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Transitioning from Early Readers to Chapter Books

Early Reader Transition Books


If they are reading on grade level, most readers are ready to transition to chapter books by the end of first grade. They can move up from Dr. Seuss and Elephant and Piggie, but for some the change might be hard. Luckily, there are a variety of great books that help ease the transition from Easy Readers to Chapter Books.

Mercy Watson books by Kate DiCamillo are a great start.  These books are a little bit longer and divided into chapters.  However, there are still plenty of pictures to keep the young reader’s interest while challenging their reading ability.  The best part about Mercy Watson is the stories of this silly pig and her adopted family are rather hilarious.  If you are a parent required to listen to a budding reader, you will still be entertained.


The Poppleton Series, Henry and Mudge, and Mr. Putter and Tabby books by Cynthia Rylant are some other great transition series. Poppleton is another charming and hilarious pig. Mr. Putter and his cat Tabby are also highly entertaining. Also, most young readers can relate to Henry and his giant dog Mudge. These books also have chapters, but plenty of pictures and not an overwhelming amount of words on the page.


For young readers who long to be included in the graphic novel/comic book crowd, the Ricky Ricotta and his Mighty Robot series by Dav Pilkey is a great place to start. Ricky is a mouse with a robot for a best friend.  Together, they battle various villains from outer space. The illustrations by Dan Santat are excellent and give young readers a sense of reading a comic book.


The Princess in Black series by Shannon Hale is another set of books that artfully combines illustrations and a more lengthy story. Princess Magnolia is a prim princess at times, but she also likes to wear a black mask and sneak out to fight monsters. Her stories are simple, but entertaining for young readers and their parents.


The Lulu books by Judith Viorst are one step closer to actual chapter books. The spunky Lulu has many adventures and learning experiences that will keep you laughing. The Lulu books even have some pages with no pictures, but the text is large and not too overwhelming.

Beginning Chapter Books


After some success with the transition books, new readers are ready for some beginning chapter books.  There are new beginning chapter books coming out all the time, but these are some that are favorites in my library.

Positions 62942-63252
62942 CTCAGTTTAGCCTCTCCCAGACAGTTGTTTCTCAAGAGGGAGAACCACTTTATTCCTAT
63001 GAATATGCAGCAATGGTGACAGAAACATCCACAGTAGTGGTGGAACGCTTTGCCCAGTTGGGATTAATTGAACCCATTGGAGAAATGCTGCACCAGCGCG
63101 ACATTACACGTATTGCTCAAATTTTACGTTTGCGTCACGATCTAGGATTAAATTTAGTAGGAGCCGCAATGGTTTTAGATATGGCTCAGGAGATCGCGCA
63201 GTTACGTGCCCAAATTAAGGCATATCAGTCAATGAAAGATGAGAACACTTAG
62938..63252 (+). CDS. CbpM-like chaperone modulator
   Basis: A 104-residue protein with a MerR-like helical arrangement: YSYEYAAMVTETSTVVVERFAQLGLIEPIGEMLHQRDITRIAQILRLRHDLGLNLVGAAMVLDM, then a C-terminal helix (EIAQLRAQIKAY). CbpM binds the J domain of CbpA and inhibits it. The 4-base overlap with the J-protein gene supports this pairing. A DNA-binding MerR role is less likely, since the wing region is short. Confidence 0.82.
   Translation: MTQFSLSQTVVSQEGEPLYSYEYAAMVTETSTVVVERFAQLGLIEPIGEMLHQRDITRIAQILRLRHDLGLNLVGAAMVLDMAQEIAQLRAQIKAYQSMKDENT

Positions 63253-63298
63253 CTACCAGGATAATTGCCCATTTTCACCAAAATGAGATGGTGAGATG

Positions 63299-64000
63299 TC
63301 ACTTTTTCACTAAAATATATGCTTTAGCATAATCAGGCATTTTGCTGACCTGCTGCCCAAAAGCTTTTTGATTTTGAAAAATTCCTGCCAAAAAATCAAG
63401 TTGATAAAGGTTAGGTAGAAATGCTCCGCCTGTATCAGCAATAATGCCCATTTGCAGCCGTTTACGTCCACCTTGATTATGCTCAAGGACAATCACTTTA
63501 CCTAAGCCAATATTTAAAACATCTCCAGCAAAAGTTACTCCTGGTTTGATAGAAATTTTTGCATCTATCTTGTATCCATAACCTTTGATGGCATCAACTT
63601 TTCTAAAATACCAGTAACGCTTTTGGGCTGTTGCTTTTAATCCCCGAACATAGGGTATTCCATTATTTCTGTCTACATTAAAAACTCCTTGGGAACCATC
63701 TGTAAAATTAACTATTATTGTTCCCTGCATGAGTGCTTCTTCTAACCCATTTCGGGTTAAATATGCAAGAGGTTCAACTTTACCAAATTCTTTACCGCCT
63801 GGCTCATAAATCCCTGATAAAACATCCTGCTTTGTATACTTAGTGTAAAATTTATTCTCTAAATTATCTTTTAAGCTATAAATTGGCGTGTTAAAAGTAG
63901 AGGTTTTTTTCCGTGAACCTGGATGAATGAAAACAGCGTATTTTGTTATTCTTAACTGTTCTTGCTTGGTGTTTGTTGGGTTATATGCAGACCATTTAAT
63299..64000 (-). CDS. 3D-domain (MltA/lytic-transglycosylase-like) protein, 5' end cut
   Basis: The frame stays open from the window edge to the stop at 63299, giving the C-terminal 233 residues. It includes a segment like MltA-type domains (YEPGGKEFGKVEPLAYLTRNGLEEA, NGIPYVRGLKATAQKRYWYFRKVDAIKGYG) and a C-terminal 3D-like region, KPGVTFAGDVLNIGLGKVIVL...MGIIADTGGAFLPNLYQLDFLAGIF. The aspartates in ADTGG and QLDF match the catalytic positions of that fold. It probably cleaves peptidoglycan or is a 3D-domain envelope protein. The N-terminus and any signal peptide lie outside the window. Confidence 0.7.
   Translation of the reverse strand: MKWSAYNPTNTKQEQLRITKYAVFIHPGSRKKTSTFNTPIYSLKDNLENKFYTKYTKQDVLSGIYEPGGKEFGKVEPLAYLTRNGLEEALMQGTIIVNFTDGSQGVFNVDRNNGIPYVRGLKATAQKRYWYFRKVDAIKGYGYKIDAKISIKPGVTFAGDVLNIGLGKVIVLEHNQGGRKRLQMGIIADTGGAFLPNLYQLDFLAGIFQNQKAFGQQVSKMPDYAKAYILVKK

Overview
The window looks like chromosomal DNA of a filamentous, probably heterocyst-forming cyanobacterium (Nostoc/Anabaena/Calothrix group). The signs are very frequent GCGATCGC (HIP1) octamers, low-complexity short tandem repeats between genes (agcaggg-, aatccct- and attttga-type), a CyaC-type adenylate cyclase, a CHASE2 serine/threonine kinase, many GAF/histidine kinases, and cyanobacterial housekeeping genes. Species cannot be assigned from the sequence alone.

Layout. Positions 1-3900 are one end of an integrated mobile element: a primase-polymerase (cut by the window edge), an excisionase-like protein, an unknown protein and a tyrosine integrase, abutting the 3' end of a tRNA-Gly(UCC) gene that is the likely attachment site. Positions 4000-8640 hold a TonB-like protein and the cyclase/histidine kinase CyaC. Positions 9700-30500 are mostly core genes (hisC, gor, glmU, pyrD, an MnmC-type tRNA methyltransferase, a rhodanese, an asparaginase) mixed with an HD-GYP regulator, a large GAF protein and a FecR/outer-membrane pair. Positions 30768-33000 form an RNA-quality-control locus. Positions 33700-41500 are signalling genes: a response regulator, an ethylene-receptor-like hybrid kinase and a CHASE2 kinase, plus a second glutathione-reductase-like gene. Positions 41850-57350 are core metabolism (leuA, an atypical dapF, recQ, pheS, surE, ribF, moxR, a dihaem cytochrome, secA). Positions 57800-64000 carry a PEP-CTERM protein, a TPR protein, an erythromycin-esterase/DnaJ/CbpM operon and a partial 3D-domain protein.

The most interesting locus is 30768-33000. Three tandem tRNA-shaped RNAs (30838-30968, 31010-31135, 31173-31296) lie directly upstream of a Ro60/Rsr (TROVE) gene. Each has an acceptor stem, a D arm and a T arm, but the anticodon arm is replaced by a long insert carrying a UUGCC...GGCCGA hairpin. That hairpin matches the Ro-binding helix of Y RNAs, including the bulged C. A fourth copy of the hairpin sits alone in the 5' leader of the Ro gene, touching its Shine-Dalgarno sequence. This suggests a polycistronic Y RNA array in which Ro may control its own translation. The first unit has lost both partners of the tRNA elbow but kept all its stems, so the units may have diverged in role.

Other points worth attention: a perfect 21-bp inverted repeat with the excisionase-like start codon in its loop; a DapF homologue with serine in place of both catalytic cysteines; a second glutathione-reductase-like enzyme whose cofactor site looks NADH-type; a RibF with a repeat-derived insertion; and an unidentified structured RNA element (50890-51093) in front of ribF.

The Dragon Masters series by Tracey West is a perfect chapter book starting place.  There are a lot of pictures, but also much more text on each page. The stories are entertaining for young readers, but the vocabulary isn’t too difficult. Also, there are a variety of characters that appeal to both boys and girls--and who doesn’t love dragons? The writing remains simple in these books, but not so simple that young readers won’t feel a great sense of accomplishment when finished.


The Magic Treehouse books by Mary Pope Osborne are some classic early chapter books that have been around for a long time. Jack and Annie travel through the magic treehouse to a variety of places and times where they have to solve mysteries and fix problems.  There are a LOT of these books.  They don’t necessarily have to be read in order, but you do want to start readers near the beginning because the books get more difficult as you reach the higher numbers.


The Hardy Boys, the Secret Files by Frank Dixon is a modernized and simplified version of the original Hardy boys. There are still great mysteries to be solved, but the technology is more up to date.  Also, there are pictures, simpler vocabulary, and shorter stories.


Mystery lovers might also enjoy the A to Z mystery series by Ron Roy. Three best friends solve a series of neighborhood mysteries with cases ranging from A to Z. This series has fewer pictures, but the stories are easy to follow.


The Ivy and Bean books by Annie Barrows are another series of favorite beginning chapter books. Ivy and Bean are two best friends who are very different, but their differences help each other as they get into all kinds of mischief. Fun, relatable stories that are easy to read.

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